scanner art cameras

Credit: Claire Gillo


Scanner art top tips

  1. Pixels per inch (ppi) This is the resolution screen on the computer. Dots per inch (dpi) is what your image will print out at. The scanner setting for resolution is set to dpi on the Epson scanners.
  2. Switch your scanner’s setting Use the professional mode as you have the most control over the final outcome.
  3. Keep the liquids away! Try to get as little moisture on your scanner as possible.
  4. Keep your scanner clean In between scans spray some glass cleaner onto a cloth and wipe over the flatbed. This will do the trick.
  5. Do a preview and build your image When starting out it can be tricky to know what might work, so build up your scene slowly and gradually. Sometimes less is more. More simplistic set-ups can often be more effective than throwing in everything at once.
  6. You can always scan individual objects Scan objects one at a time and create a montage using Photoshop. Repeating patterns and objects can look effective.
  7. Scanner set-up We placed ours underneath a dark office table, so even without the lid down the background was dark. If you want to use different coloured backgrounds get some card and lay over the back.
  8. For a creative result Try moving your hand or object as it scans. Remember not to look at the light as it can damage your eyesight.

Step-by-step scanner art guide

scanner art software

Credit: Claire Gillo

1. Scanning software

Start by opening your scanning software and go to the professional setting. We scanned our objects in at a resolution between 600 and 720dpi. This was large enough for what we needed it for. We also set the Image Type to 24-bit color (for higher quality, select 48-bit).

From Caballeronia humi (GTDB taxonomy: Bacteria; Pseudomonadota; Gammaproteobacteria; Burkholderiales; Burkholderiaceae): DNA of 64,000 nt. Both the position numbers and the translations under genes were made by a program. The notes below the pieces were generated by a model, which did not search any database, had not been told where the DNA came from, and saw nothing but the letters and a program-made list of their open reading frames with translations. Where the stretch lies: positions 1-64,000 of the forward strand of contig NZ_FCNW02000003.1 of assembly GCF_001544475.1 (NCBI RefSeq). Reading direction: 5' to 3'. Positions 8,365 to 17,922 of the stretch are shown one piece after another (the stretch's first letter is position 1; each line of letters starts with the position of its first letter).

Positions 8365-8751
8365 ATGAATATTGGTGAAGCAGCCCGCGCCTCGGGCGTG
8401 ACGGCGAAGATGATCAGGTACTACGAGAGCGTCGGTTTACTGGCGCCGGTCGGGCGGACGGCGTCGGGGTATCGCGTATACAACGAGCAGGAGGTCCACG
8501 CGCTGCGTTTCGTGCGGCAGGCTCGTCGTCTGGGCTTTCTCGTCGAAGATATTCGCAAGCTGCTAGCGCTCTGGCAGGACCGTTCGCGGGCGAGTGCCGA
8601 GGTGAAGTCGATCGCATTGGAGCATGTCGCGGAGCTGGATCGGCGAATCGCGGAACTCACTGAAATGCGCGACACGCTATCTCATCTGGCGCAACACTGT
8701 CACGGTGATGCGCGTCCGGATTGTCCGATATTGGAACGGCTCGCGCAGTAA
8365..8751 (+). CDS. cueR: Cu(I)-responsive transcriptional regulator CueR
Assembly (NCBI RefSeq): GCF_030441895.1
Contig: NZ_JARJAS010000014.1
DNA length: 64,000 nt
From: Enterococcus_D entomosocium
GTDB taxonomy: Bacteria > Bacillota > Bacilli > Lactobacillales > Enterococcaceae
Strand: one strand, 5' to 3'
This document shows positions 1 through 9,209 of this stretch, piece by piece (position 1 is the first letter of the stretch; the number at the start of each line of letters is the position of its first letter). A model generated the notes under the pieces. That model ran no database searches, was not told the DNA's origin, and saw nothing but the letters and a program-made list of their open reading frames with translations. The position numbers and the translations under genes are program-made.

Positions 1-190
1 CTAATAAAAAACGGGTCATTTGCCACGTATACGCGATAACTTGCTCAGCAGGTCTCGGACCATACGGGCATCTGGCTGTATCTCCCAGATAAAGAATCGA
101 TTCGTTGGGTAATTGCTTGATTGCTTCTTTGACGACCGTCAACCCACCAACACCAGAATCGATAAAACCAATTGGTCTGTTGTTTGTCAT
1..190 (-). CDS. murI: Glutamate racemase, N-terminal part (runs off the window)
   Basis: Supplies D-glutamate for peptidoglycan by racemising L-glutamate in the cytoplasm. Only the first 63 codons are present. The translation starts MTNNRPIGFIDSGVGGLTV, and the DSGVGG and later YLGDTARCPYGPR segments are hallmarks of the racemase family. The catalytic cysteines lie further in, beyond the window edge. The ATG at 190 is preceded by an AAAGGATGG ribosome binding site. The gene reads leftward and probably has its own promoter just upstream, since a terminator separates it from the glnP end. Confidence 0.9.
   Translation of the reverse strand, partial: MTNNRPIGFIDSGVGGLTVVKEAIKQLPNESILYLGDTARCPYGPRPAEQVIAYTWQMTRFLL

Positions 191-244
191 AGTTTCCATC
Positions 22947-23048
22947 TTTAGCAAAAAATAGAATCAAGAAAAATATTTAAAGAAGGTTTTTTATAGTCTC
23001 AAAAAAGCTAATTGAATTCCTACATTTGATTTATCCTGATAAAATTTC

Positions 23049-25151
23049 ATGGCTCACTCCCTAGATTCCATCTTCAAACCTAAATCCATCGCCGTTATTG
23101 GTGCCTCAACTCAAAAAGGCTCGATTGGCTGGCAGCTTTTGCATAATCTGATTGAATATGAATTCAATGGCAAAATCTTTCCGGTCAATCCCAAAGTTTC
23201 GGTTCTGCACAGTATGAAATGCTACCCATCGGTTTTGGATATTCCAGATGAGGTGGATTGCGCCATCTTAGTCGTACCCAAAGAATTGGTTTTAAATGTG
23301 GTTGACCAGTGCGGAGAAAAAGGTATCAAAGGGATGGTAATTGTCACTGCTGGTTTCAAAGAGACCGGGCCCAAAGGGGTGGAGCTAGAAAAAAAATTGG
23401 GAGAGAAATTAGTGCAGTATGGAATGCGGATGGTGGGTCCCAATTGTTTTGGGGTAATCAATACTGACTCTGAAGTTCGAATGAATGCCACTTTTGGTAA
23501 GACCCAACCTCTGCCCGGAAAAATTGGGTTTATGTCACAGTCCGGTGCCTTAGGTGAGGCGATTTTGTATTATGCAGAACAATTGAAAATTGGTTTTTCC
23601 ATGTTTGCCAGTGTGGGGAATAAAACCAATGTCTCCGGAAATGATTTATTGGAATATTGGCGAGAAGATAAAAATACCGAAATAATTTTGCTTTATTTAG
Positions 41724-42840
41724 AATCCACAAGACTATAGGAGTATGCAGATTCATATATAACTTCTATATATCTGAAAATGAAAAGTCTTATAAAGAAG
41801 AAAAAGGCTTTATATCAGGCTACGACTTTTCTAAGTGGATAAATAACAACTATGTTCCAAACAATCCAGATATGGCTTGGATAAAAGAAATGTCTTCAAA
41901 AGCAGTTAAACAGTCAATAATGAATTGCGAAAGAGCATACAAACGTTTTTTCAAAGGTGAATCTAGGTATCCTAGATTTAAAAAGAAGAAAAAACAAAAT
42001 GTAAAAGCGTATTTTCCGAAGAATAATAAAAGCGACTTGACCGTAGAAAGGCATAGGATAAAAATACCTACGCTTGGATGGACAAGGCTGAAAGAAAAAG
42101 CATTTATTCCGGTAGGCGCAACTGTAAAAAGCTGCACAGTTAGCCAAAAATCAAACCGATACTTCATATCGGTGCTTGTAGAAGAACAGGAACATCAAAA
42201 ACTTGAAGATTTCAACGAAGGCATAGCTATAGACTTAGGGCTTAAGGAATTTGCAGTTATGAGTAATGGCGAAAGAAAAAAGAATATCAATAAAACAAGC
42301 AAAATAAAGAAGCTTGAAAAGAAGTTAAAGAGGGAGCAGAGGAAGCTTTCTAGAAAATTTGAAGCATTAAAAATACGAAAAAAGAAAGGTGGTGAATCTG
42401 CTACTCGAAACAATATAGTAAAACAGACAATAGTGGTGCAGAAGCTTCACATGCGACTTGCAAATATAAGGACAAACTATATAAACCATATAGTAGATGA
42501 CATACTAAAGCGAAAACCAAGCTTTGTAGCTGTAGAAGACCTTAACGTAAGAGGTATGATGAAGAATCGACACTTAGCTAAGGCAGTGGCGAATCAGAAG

scanner art lay out objects

Credit: Claire Gillo

2. Lay out your objects

Next arrange your subjects on the flatbed. You want to include the smaller items at the front so place them in first, and then the larger bits behind. Less can be more so build up your image slowly. Think about your background choice too at this stage.


scanner art scan objects

3. Scan in

Once happy click Preview to see a quick view. Decide if you want to add in more objects, move any around or take any away. Once happy you can select the area you want to scan and check your resolution is set to the amount you want it.


scanner art final edit

Credit: Claire Gillo

4. The final edit

Once your image has been scanned you can then edit it as much as you see fit. For ours we opened them into Photoshop and tweaked the tone and contrast. We also used the Spot Healing tool to remove dust marks and prints in the background.


Kit list

  • Scanner We used the Epson V600 Photo for our shoot; however any flatbed scanner will do. Make sure your scanner software is installed, and switch to the professional mode for best results.
  • Pick a subject You’ll need to find objects to scan. It can be anything from plants to objects you have lying around the house. Get creative!
  • Background Decide what colour you want the background to be and lay some card behind your subjects. This will have a great impact on the end result.
  • Glass cleaner In between scans give your scanner a clean with glass cleaner to remove unwanted marks and fingerprints.